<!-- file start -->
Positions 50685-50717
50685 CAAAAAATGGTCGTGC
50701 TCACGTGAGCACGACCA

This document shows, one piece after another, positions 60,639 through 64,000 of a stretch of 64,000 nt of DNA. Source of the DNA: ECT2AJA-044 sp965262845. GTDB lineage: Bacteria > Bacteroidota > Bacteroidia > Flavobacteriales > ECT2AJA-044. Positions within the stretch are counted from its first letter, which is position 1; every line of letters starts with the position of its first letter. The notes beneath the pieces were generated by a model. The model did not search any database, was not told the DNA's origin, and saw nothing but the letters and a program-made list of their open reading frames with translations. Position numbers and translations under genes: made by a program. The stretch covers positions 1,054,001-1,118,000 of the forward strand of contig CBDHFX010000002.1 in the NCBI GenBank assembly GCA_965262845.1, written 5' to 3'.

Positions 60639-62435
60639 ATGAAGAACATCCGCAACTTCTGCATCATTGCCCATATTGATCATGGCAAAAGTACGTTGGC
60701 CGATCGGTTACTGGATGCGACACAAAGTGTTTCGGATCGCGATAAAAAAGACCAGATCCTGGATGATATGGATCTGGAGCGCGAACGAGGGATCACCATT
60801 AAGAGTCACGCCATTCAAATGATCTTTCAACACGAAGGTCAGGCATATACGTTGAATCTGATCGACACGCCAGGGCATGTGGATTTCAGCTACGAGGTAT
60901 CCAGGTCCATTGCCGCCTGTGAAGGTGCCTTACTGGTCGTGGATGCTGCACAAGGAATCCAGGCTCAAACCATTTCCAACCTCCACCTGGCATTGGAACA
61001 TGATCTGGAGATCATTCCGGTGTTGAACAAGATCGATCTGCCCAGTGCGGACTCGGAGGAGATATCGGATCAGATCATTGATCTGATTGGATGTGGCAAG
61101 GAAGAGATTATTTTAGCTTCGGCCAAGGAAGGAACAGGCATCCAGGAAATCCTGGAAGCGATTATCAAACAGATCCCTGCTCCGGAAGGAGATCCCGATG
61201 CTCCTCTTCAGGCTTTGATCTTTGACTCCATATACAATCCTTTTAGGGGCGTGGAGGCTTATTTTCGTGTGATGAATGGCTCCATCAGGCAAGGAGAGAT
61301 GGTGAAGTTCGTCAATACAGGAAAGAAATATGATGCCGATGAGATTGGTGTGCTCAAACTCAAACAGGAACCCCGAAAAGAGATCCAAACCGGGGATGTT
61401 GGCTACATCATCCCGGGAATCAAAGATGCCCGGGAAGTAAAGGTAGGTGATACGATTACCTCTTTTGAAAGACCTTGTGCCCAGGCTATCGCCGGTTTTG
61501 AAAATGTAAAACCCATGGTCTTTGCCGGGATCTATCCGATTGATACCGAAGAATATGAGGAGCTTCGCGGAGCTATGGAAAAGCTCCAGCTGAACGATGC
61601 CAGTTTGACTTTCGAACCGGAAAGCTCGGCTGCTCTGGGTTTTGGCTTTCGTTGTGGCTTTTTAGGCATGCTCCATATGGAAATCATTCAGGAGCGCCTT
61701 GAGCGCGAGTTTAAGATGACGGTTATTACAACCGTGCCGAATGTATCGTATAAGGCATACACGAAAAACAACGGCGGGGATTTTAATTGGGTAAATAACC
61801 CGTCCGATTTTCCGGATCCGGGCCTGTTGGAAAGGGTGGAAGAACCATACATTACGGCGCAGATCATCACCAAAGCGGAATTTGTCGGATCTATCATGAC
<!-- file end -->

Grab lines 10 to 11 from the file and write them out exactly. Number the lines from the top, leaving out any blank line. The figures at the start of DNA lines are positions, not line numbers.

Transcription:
61001 TGATCTGGAGATCATTCCGGTGTTGAACAAGATCGATCTGCCCAGTGCGGACTCGGAGGAGATATCGGATCAGATCATTGATCTGATTGGATGTGGCAAG
61101 GAAGAGATTATTTTAGCTTCGGCCAAGGAAGGAACAGGCATCCAGGAAATCCTGGAAGCGATTATCAAACAGATCCCTGCTCCGGAAGGAGATCCCGATG